In January 2006, The Hollywood Reporter announced CBS had greenlighted the project, but it was shelved after completion. The film was released in Italy, New Zealand, the Dominican Republic, Brazil, Norway, and Hungary before finally being broadcast in the US by the network on June 7, 2008.
Mary McNamara of the Los Angeles Times said, "The new Sybil . . . is told at such high speed that it becomes more psychiatric variety show - for our next number, Sybil as a boy! - than the careful excavation of a mind through the life-changing relationship of patient and doctor, which made the original so unforgettable . . . It's essentially a two-woman play, and these particular women do the absolute best they can with what is given them. Lange's Wilbur is unflinching and unflappable, with equal parts compassion and ambition, empathy and bitterness, while Blanchard is a marvel of physical and vocal elasticity, changing into 16 people, often several in the same conversation. The problem is the almost breakneck pace which requires that all emotional nuance be jettisoned in favor of showing the range of the personalities."
In Newsweek, Joshua Alston said the film "has the infectious scrappiness of a community-theater troupe, one that isn't that great but has enough conviction to make up for its lack of self-awareness . . . And while I wouldn't watch Sybil a second time, it was raucous, nostalgic fun. I could say it's the worst movie I've seen in some time, but I'd prefer to say it's the best at being not good."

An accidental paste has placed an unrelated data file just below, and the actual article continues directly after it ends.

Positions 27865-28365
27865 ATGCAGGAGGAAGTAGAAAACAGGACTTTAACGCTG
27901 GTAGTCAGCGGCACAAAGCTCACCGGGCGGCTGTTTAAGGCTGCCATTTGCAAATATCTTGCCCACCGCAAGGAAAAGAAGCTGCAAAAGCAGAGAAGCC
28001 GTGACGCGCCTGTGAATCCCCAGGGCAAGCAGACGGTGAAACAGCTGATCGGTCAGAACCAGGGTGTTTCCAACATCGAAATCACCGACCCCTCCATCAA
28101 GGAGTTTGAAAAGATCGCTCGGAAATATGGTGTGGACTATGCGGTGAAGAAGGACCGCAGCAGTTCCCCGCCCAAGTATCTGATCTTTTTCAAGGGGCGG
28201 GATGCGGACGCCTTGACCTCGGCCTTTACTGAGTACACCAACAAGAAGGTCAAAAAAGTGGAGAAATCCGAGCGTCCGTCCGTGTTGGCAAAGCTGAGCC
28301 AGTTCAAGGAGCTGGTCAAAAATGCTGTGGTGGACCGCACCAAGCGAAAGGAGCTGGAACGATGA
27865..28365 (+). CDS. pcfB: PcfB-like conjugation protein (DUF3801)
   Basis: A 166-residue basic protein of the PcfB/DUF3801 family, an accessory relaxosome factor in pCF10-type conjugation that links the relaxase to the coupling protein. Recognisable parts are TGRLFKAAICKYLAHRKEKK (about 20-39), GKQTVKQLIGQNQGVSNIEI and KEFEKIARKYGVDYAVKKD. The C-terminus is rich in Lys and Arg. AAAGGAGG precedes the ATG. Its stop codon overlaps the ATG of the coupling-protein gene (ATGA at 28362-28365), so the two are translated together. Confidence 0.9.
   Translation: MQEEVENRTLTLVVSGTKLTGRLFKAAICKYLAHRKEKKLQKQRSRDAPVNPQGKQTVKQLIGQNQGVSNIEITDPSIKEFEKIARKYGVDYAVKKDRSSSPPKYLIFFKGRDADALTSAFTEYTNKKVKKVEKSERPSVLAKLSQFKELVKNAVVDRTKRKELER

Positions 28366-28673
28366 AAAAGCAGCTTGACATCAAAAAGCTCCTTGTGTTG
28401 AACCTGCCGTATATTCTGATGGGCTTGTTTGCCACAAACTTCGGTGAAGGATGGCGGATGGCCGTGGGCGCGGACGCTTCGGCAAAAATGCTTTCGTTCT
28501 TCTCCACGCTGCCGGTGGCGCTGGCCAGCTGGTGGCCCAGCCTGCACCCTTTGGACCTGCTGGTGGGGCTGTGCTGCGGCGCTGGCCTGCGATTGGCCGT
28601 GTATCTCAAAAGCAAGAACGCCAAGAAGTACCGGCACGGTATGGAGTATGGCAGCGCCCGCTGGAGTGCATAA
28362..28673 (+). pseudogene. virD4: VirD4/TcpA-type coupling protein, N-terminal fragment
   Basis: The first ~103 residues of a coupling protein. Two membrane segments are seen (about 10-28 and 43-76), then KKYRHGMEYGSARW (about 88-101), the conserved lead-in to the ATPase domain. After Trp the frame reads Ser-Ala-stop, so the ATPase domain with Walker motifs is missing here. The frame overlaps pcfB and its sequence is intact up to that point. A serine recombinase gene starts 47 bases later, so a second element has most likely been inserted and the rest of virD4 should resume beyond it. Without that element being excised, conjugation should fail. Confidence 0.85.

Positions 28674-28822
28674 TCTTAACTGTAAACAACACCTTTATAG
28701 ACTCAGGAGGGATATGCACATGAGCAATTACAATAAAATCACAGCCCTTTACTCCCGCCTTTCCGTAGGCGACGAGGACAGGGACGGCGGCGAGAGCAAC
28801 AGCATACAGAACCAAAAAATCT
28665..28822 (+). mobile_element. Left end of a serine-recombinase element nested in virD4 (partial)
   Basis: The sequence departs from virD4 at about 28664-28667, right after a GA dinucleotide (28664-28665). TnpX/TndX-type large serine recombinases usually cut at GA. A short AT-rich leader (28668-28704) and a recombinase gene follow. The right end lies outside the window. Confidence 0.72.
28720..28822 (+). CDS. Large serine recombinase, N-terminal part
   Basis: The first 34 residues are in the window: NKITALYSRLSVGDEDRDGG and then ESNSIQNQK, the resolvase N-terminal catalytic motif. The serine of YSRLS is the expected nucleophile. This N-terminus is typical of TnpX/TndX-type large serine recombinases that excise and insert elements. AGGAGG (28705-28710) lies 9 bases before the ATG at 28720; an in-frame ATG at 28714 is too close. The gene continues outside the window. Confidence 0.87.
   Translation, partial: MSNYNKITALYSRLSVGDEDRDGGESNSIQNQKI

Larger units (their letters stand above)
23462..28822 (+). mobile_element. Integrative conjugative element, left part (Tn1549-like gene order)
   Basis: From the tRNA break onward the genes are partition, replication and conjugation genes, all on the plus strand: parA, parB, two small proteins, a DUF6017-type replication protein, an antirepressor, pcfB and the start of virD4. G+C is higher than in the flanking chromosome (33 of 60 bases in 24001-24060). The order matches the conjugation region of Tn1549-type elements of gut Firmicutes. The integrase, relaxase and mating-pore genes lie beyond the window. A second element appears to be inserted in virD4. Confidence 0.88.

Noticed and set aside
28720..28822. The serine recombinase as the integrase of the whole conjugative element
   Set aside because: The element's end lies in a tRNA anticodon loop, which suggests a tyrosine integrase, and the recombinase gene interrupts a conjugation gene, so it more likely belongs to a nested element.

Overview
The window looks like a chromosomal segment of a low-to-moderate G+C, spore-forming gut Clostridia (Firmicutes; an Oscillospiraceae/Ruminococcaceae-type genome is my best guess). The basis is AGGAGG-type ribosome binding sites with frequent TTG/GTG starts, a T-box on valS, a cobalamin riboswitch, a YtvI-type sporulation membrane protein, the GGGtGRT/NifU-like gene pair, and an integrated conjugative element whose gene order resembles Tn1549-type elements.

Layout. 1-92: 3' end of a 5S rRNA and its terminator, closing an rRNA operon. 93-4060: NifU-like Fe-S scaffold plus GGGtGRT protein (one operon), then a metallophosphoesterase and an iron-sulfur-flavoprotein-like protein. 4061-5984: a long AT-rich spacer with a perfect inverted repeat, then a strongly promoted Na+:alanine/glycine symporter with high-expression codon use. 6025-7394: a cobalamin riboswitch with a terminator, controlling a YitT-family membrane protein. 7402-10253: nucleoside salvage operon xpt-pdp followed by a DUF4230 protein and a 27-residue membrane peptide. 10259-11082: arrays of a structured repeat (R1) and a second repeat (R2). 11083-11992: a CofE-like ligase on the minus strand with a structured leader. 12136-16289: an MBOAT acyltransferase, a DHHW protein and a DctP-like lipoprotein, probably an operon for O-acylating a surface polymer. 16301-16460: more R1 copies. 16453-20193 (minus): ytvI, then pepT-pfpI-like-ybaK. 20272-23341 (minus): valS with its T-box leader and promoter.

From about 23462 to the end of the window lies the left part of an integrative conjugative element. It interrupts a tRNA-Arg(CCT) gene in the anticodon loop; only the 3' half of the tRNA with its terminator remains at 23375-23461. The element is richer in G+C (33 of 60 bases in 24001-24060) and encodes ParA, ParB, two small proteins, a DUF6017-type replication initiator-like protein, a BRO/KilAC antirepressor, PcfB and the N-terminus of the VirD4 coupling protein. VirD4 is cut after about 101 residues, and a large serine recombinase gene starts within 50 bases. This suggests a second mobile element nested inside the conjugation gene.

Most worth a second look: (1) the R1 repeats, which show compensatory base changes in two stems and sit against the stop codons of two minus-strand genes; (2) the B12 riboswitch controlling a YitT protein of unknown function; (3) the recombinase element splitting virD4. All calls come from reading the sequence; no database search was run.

Roger Catlin of the Hartford Courant observed the film "is at once a little more true to the original but also, at half the time, rushed . . . Tammy Blanchard has the role that could be either a career-making tour de force or a showoffy mess and pulls it off."
In the Times Herald-Record, Kevin McDonough said, "Sybil seems to have been written to challenge and reward the serious performer. It is an actor's dream and potential nightmare, a role that calls upon the player to shift voice, tone and personality on a dime . . . Blanchard acquits herself well. She does not eclipse the memory of [[Sally Field|[Sally] Field]]'s Sybil, but it is a performance to remember . . . The saddest thing about this Sybil is its place in the schedule. A film like this used to be showcased during sweeps, not hidden away on a Saturday night in June like some poor relation . . . CBS has shown the movie, its stars and the story extreme disrespect with this treatment."
Matthew Gilbert of the Boston Globe wondered, "Why bother taking on a classic with limited popular potential when the remake is doomed to pale creatively next to the original? I'm thinking maybe this retelling of the true story . . . was hatched to give actress Tammy Blanchard a big vehicle to suit her big talent . . . Otherwise, this Sybil doesn't quite justify itself . . . The remake feels more like a sketch of a troubled life than a fully realized portrait, which also detracts from its power to break your heart."